TiVo Fast Forward Banner Ads Return

from the this-space-for-rent dept

TiVo has long been trying to derail Hollywood efforts to have DVR fast-forwarding banned by reaching some kind of middle ground. A few years back, “lucky” TiVo customers were automatically selected by the company (whether they liked it or not) to take part in a new trial of technology that bombarded them with additional ads if they tried to fast forward through commercials. Only viewable by test participants, the ads were usually random banner ads for TiVo partners. After a brief hiatus the fast forward banner ads have apparently returned, this time designed so you’ll see an ad for the company whose commercial you were trying to avoid in the first place. Since many TiVo users pay monthly subscriptions on top of pricey hardware costs largely to avoid ads, it’s akin to having to watch a Coke TV commercial in a movie theater after shelling out ten bucks for a feature film. If that annoys you, these ads probably will too. As previously mentioned, broadcasters complain over ample “lost” revenue from ad skipping — revenue they’d regain if advertisers and DVR manufacturers were more innovative and less annoying. While TiVo has tinkered with some user interactive advertising — having users press a “thumbs up” button for more product info barely qualifies as a creative solution. A better solution is offering interesting advertising users don’t want to skip in the first place.

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Comments on “TiVo Fast Forward Banner Ads Return”

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zeromus says:

Either tivo is bowing the the mafia boss, or it discovering that it can have its cake and eat it–selling equipment to consumers which helps them skip advertisements, as well as selling advertisements.

Dont be too quick to dismiss the pecuniary motive. Ad-supported services have been tried before. What if tivo users got a break on their bill in exchange for having to view those extra ads.

Uhh… wait, isnt this _television_? And isnt your product partially built around circumventing that business model? Don’t put a lot of faith in it..

Jason Bateman says:

By using the 30-second-skip feature when the comercial break begins, you not only are able to skip all of the commercials, but also this new in-break-advertising as the article mentions.

The 30 Second Skip:
Every TiVo can do a 30 second skip – you just have to enable it. Here’s how you do it:

1 Start playing any recording.
2 During playback press:
Select – Play – Select – 3 – 0 – Select
3 You should hear three bongs (if you don’t have the TiVo sounds disabled), and you’re done.

Your “skip to beginning/end” button (the arrow pointing to a line) is now a 30 second skip button. During fast-forwarding or rewinding, the button will still “skip to tick.”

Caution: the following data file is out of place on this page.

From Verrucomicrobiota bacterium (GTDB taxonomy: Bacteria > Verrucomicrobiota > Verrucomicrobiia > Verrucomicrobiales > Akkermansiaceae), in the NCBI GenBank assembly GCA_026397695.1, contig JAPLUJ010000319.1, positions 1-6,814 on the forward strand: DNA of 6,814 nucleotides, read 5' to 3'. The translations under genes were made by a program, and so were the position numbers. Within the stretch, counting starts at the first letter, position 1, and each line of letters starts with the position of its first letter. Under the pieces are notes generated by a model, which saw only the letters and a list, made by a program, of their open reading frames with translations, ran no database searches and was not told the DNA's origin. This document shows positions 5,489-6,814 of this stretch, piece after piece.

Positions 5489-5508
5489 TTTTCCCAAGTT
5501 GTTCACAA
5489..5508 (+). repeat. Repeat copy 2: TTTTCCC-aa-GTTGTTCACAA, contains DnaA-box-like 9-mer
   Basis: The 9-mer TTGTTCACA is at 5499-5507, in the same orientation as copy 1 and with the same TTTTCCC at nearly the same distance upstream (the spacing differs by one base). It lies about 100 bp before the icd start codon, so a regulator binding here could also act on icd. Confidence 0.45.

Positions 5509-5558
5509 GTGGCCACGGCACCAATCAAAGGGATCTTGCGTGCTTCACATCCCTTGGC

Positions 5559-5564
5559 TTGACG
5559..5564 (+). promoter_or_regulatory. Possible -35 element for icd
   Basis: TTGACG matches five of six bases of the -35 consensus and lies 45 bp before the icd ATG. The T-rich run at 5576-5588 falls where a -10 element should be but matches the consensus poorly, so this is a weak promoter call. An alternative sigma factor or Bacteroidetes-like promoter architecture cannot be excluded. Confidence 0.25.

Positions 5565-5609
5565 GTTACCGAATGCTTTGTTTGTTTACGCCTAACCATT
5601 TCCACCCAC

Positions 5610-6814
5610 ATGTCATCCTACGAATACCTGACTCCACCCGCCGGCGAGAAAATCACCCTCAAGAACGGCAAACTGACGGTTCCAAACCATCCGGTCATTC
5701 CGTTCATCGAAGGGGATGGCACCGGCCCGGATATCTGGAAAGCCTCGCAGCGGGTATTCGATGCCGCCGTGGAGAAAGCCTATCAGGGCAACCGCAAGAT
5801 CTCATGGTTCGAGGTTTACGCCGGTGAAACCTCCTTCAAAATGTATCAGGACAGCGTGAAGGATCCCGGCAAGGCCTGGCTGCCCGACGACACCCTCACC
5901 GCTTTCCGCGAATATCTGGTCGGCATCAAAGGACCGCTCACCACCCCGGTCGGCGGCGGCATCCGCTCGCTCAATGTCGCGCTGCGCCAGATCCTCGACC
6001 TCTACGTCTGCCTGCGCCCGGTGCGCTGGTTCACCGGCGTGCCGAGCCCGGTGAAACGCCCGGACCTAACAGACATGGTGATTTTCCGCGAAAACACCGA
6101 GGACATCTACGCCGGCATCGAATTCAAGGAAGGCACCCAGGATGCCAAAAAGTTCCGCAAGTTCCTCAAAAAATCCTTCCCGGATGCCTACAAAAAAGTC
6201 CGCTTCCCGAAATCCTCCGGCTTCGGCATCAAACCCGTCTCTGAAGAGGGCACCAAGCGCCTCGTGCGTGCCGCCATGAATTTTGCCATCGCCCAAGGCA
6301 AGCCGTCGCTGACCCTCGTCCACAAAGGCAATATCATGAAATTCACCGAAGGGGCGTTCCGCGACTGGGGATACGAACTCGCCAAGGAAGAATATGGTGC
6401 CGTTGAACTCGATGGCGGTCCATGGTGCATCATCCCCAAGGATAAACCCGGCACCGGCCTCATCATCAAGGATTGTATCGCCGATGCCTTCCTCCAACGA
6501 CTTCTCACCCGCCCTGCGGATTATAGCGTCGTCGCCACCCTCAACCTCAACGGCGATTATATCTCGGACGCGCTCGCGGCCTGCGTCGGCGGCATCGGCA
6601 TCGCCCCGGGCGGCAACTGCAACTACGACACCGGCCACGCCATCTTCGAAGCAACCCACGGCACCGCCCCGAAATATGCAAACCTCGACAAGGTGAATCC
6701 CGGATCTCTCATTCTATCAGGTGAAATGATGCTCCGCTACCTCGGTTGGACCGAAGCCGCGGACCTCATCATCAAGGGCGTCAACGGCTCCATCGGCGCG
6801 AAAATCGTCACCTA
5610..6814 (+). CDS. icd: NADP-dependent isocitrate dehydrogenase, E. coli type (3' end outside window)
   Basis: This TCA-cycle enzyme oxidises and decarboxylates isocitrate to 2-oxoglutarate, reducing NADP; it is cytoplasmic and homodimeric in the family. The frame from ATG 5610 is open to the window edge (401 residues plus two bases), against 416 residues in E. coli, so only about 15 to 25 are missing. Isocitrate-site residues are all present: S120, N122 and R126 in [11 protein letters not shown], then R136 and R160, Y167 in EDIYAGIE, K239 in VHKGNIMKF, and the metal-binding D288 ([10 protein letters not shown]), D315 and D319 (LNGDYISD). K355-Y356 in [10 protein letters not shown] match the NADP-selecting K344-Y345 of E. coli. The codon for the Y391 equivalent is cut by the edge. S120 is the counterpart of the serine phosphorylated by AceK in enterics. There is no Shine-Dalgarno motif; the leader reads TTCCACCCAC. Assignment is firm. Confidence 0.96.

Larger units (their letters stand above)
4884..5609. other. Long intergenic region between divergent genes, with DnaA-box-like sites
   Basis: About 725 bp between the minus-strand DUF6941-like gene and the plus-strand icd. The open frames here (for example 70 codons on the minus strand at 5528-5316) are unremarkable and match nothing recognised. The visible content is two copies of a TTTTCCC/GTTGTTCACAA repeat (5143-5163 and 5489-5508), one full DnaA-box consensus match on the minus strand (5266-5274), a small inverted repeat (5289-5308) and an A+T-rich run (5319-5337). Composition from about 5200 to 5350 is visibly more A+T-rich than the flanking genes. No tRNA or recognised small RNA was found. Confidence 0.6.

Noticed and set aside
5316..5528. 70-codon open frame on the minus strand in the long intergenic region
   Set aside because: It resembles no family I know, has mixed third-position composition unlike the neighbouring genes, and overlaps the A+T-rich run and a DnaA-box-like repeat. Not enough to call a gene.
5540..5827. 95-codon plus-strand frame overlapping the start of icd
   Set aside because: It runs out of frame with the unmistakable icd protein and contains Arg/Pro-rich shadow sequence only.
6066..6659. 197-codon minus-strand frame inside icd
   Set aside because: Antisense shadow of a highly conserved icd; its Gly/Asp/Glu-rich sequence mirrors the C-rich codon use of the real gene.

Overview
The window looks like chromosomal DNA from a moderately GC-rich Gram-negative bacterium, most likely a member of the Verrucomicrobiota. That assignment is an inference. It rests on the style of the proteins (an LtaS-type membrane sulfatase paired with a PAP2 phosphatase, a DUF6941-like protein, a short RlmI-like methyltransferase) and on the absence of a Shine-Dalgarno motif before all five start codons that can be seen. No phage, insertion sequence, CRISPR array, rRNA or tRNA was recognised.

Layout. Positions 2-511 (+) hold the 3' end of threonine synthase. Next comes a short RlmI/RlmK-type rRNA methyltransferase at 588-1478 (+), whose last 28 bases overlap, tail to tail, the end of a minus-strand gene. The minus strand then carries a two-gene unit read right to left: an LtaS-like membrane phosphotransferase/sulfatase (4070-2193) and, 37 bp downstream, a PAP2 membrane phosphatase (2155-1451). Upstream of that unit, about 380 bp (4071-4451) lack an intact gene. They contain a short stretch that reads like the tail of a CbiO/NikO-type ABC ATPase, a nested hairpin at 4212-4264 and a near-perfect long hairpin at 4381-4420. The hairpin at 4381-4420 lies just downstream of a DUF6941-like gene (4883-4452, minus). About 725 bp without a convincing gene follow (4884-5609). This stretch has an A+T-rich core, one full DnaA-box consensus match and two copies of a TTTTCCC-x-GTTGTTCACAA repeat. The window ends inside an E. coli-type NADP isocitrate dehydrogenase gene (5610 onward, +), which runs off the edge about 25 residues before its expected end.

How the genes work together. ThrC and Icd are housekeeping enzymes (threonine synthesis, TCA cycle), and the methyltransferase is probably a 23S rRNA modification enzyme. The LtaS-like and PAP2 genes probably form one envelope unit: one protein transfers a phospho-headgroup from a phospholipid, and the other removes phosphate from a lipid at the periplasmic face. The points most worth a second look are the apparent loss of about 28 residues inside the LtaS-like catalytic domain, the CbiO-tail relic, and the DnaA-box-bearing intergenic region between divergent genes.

To turn the feature off, repeat the three steps.

Important note: this feature is set to “off” at default on restarts. So if your TiVo restarts or loses power, the feature will be turned back off. Just enter the code again while watching a recording to re-enable it.

Anonymous Coward says:

As an advertising director it’s not always lies, granted many many companies prefer to tell “the best truth” which means show your product how and where it works best. I on the other hand would prefer to undersell a product, you lose sales to begin with but you gain them overall when people start talking about your product.

That’s besides the point.

Try this.

Show the commercial, place a small banner, 1/4 the screen below the moving picture, animated it like a simple ad for the internet, so it can be viewed effectively on DVR when run at high speeds. This could also be used to have website or phone numbers for the regular video commercial.

Benefit: Ads are nearly removed from DVR users but the companies still get the revenue they are looking for

Downside: You pay to skip the damn ads, you still see the damn ads

Suggestions: Use The Office as an example, product placement is what makes that show work. Remember the Staples Salad/Paper shredder…brilliant. I didn’t even realize it was a product placement until the staples commercial during the break showed it(which I forwarded through btw)

anonymouse says:

or you could..

Download the episodes you want in ad-free HD from irc or bittorrent.
It’s not hard to do, it’s actually easier than using tivo. Setup uTorrent or mIRC to read an rss-feed and automatically download the file you want. Living on the westcoast I get the episodes before they actually *air* over here from atlantic cappers.

At the end of it all you can even burn the episodes to dvd and create your own compilation discs well before the official show season dvds appear.

It’s just easier. Not that I don’t think you should buy the seasons of worthwhile shows (like House MD for example).

Justin Lockleer says:

Re: or you could..

yeah, but bittorrent doesn’t have the latest cartoons from cartoon network, or current shows from fuel or news from CNN, FSW, MSNBC or even sporting events from SPEED channel. Not to mention, HGTV, DIY, Science Channel, History Channel and older movies from AMC or classic Clint Eastwood films from the Western Channels… all channels of which do have commercials.

Plus, if you get home from working 8 hours infront of the computer and just want to veg watching TV shows for the next 5 hours until you sleep; whatever your download speeds are, and your searching skills, you will never be able to watch the all the shows you want to watch from BT, as you would if they were just easily recorded on a DVR while you were at work

Anonymous Coward says:

Re: or you could..

> Download the episodes you want in ad-free HD from irc or bittorrent. It’s not hard to do

I recently tried to download an episode of the Simpsons, The Wife Aquatic, that was interrupted by a football game on my local channel. I tried using bittorent, Limewire, and Sharezella. Not a single one could download such a file even though there were dozens of files listed as match.

Whenever I tried to download one of these files, I always get “need more sources.” If I click on “find more sources” it waits for 10 minutes and then replies “need more sources.”

How exactly is bittorent easy to use or reliable? Heck, it’s not like I’m even trying to download illegal content. I’m trying to download a low definition show broadcast on a public, unencrypted channel from free (as in beer) TV. If you can’t even get that from bittorent, it’s useless.